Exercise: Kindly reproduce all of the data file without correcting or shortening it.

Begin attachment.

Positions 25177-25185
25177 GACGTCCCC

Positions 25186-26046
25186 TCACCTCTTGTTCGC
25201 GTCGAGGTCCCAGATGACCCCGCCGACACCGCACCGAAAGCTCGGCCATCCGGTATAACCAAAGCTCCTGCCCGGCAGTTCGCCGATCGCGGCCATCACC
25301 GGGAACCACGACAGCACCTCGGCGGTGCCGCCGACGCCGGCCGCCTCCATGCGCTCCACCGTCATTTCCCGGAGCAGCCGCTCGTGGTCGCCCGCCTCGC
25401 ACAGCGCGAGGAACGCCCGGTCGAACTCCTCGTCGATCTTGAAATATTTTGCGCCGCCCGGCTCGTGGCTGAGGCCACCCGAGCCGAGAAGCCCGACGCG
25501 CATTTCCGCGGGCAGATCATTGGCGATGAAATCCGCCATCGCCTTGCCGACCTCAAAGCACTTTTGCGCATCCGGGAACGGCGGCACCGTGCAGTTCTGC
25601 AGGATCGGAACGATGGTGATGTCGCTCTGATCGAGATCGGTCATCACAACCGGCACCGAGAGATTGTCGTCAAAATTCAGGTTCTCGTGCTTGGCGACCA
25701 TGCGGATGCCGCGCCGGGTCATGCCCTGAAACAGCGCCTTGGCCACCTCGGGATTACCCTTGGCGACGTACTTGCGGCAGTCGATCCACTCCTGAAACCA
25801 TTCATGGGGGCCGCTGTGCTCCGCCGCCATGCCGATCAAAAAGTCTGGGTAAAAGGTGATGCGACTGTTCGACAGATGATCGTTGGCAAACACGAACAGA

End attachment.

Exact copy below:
Positions 25177-25185
25177 GACGTCCCC

Positions 25186-26046
25186 TCACCTCTTGTTCGC
25201 GTCGAGGTCCCAGATGACCCCGCCGACACCGCACCGAAAGCTCGGCCATCCGGTATAACCAAAGCTCCTGCCCGGCAGTTCGCCGATCGCGGCCATCACC
25301 GGGAACCACGACAGCACCTCGGCGGTGCCGCCGACGCCGGCCGCCTCCATGCGCTCCACCGTCATTTCCCGGAGCAGCCGCTCGTGGTCGCCCGCCTCGC
25401 ACAGCGCGAGGAACGCCCGGTCGAACTCCTCGTCGATCTTGAAATATTTTGCGCCGCCCGGCTCGTGGCTGAGGCCACCCGAGCCGAGAAGCCCGACGCG
25501 CATTTCCGCGGGCAGATCATTGGCGATGAAATCCGCCATCGCCTTGCCGACCTCAAAGCACTTTTGCGCATCCGGGAACGGCGGCACCGTGCAGTTCTGC
25601 AGGATCGGAACGATGGTGATGTCGCTCTGATCGAGATCGGTCATCACAACCGGCACCGAGAGATTGTCGTCAAAATTCAGGTTCTCGTGCTTGGCGACCA
25701 TGCGGATGCCGCGCCGGGTCATGCCCTGAAACAGCGCCTTGGCCACCTCGGGATTACCCTTGGCGACGTACTTGCGGCAGTCGATCCACTCCTGAAACCA
25801 TTCATGGGGGCCGCTGTGCTCCGCCGCCATGCCGATCAAAAAGTCTGGGTAAAAGGTGATGCGACTGTTCGACAGATGATCGTTGGCAAACACGAACAGA